Thursday, 2 February 2017

World Basic Income Conference

Article announcing WBI Conference Feb 2017


THIS Saturday, a new global anti-poverty initiative will be launched in Salford, as over 100 people meet to discuss proposals for a worldwide basic income.  

Hosted by the new Manchester-based organisation World Basic Income, the conference will examine global inequality and look into the practicalities of gathering and distributing money at the world level.  

One of the founders of World Basic Income, development economist Paul Harnett, led one of the first international cash transfer programmes in Malawi in 1999. Rather than being given seeds and fertiliser, some farming families were given a $10 voucher to spend on goods of their choice.  

The outcomes were both positive and fascinating, with families able to spend more time working on their own farms and growing more than ever before. It turned out that it was time, not only fertiliser that they needed to boost production. The initiative showed that often it is people themselves who know best what they need.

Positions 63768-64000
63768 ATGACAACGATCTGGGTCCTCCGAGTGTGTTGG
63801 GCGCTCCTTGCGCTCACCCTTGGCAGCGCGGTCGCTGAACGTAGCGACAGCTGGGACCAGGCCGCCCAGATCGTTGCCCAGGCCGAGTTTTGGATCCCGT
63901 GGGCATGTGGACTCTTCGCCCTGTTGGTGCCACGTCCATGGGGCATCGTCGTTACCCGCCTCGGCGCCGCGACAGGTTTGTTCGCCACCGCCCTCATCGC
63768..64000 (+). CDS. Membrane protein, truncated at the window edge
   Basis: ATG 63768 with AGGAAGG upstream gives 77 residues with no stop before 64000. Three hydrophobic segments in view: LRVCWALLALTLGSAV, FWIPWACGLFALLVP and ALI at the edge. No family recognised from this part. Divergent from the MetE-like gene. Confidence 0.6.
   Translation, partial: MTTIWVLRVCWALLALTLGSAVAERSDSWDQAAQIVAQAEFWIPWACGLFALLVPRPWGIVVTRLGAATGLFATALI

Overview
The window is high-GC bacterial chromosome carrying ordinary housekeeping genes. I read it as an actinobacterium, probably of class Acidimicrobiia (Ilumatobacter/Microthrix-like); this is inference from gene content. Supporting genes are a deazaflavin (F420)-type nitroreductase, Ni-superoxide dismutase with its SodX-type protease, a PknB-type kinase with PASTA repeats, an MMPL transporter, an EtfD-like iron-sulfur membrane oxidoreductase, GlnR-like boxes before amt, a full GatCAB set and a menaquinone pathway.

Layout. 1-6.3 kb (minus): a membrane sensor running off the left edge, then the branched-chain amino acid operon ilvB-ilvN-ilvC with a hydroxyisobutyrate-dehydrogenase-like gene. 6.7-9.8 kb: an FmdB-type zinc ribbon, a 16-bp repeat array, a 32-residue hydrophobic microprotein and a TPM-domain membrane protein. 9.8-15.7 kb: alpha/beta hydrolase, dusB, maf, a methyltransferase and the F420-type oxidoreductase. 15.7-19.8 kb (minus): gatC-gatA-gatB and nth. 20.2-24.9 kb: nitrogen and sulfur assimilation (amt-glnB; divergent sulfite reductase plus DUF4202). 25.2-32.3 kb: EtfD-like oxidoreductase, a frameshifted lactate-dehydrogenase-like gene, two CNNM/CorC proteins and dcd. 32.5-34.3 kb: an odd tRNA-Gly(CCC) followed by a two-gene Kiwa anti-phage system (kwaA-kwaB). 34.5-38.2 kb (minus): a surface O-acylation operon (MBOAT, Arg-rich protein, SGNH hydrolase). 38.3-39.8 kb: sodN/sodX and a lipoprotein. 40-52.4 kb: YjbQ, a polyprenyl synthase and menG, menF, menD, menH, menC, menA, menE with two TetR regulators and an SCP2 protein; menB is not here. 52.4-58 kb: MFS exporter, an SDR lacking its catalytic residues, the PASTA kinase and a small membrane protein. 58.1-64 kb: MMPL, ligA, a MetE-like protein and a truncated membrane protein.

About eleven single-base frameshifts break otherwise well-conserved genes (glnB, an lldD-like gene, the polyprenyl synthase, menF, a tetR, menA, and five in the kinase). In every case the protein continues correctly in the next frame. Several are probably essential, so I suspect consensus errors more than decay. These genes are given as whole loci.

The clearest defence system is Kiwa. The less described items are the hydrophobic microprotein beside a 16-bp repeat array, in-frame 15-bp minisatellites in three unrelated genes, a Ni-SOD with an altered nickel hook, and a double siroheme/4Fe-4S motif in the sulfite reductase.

From this starting point, and drawing on ideas in the wider global justice and basic income movements, Harnett joined forces with local campaigner Laura Bannister to form World Basic Income.   

Saturday's conference is the first event of its kind in the world.  Although Basic Income is increasingly in the news, surprisingly there has never been much discussion of implementation on a global scale.  The twelve speakers, drawn from five countries, include academics from Oxford and Manchester, including one of the most renowned thinkers on Basic Income, Hillel Steiner, leaders of local and national campaign groups, including the Belgian NGO, Eight, which is distributing a basic income at present in Uganda, representatives from basic income movements and pilot projects, and prominent politicians Cllr John Merry, Deputy Mayor of Salford for Labour, and Jonathan Bartley, Co-Leader of the Green Party. 

No comments: